“It wasn’t a novel concept: CIANJ’s  Environmental Business Council  invented the model  in New Jersey. But it wasn’t being done anywhere in New York, and it seemed like a great idea.  We let the EBC know that we were going to borrow from its success and invited them to the first NYC Roundtable”

    That’s when NYCBP Executive Director Sue Boyle, who never forgot about the idea, “nudged me over the years until we finally put together the three time a year NYCBP Redevelopment Roundtable series. As the Solid & Hazardous Waste Committee co-chair and presenter, I have stayed involved with that since inception and won over many skeptics. It's a great event.”

    Posted February 7, 2023

  • 17 Jan 2023 11:31 AM | Anonymous member (Administrator)

    The New York City Brownfield Partnership is happy to announce we are accepting applications for the 2023 Big Apple Brownfield Awards! Winners will be notified in the Spring.

    The Big Apple Brownfield Awards were created by the New York City Brownfield Partnership to highlight the most remarkable brownfield projects in New York City and the success of practitioners in the City’s brownfield industry each year. Please review the newly developed award categories for this year’s nominations here.

    The awards continue to celebrate and bring public attention to the most successful brownfield redevelopment projects, such as those that have used innovative remediation techniques, engaged the community positively, and demonstrated ingenuity in sustainability and green construction.

    The NYC Brownfield Partnership is now accepting applications for these prestigious  industry awards. To submit an application, go here: https://form.jotform.com/230164910058147

    The deadline for submission has been extended. All applications are now due by Friday, March 10, 2022. No late submissions will be accepted.

    In order to be eligible for the 2023 Big Apple Brownfield Award, the project must:

    1. Be located within the five boroughs of New York City;
    2. Have been impacted by an environmental contamination issue;
    3. Have participated in an environmental remediation regulatory program; and
    4. Have received final regulatory signoff by December 31, 2022. Examples of final regulatory signoff include: Notice of Satisfaction, Notice of Completion, Certificate of Completion, Declaration of Covenant Not to Sue, or “No Further Action” letter.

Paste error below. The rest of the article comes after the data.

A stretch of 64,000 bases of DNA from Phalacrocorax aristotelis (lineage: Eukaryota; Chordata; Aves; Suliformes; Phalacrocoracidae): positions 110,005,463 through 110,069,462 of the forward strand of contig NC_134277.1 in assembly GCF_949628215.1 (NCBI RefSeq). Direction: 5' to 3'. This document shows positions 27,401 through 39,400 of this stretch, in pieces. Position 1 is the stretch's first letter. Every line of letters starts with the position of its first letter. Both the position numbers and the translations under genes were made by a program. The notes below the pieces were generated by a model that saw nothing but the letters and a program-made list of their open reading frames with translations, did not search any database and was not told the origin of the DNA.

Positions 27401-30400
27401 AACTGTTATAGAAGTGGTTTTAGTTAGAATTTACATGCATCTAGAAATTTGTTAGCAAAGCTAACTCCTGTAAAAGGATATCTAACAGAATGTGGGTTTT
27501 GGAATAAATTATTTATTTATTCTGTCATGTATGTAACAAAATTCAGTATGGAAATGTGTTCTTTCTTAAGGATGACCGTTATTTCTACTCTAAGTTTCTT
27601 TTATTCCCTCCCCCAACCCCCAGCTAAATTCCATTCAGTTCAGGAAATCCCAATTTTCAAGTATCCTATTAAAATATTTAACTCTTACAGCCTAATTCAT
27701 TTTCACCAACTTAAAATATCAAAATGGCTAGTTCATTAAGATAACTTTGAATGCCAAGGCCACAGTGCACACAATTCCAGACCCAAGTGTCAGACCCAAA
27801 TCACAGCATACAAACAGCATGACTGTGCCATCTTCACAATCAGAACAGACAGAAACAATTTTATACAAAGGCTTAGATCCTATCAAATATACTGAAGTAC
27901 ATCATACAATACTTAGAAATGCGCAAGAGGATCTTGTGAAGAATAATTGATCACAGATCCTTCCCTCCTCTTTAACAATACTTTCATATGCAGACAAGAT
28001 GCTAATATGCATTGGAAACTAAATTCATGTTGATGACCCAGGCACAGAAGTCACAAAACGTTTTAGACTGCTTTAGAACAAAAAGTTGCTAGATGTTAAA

• 19 Dec 2022 1:02 PM | Anonymous member (Administrator)

    It was only a matter of time before EPA announced its final rule concerning the new ASTM Phase I ESA Process and it’s designation as being compliant with CERCLA AAI. 

    The final rule was published today in the Federal Register (see link below) and it has an effective date of February 13, 2023.


    Posted December 19, 2022

  • 21 Nov 2022 1:44 PM | Anonymous member (Administrator)

    By: Matthew J. Sinkman and David J. Freeman in Development/Redevelopment on 11/08/2022

    David J. Freeman and Matthew J. Sinkman of the Gibbons Environmental Group will serve as Panel Chairs at the upcoming annual Superfund/Brownfield Program Update 2022, presented by the Environmental & Energy Law Section of the New York State Bar Association.

    The program will take place virtually on December 7, 2022. Mr. Freeman, Co-Chair of the conference, will moderate a panel regarding developments in the federal Superfund program over the past year. Mr. Sinkman will moderate a panel regarding renewable energy issues and the New York State Brownfield Cleanup Program (BCP).

    An outstanding faculty of government officials, attorneys, and consultants will participate on these panels as well as panels regarding statutory amendments to the BCP and proposed changes to BCP regulations, affordable housing issues, and a case law update. Julie Tighe, President of the New York League of Conservation Voters (NYLCV) and NYLCV Education Fund, will be the Keynote Speaker and discuss the results of the 2022 elections and what they mean for New York’s environmental agenda.

    You can register for this timely program by clicking here.

    Click Here to View Full Blog Post

  • 8 Nov 2022 3:02 PM | Anonymous member (Administrator)

    Thanks to the generosity of the venue and event main sponsor, PVE LLC, and all of the event sponsors and attendees on the evening of September 22, 2022, the NYCBP scholarship fund now has an additional $5000 for 2023 scholarships. Thank you all. Over 30 Partnership members enjoyed pleasant temperatures and a lovely sunset, splendid food from DISH NYC, and craft beers.

    Thank You to Our Event Sponsors:

    • PVE - Premiere Event Sponsor
    • Eagle Soars Consulting - Event Sponsor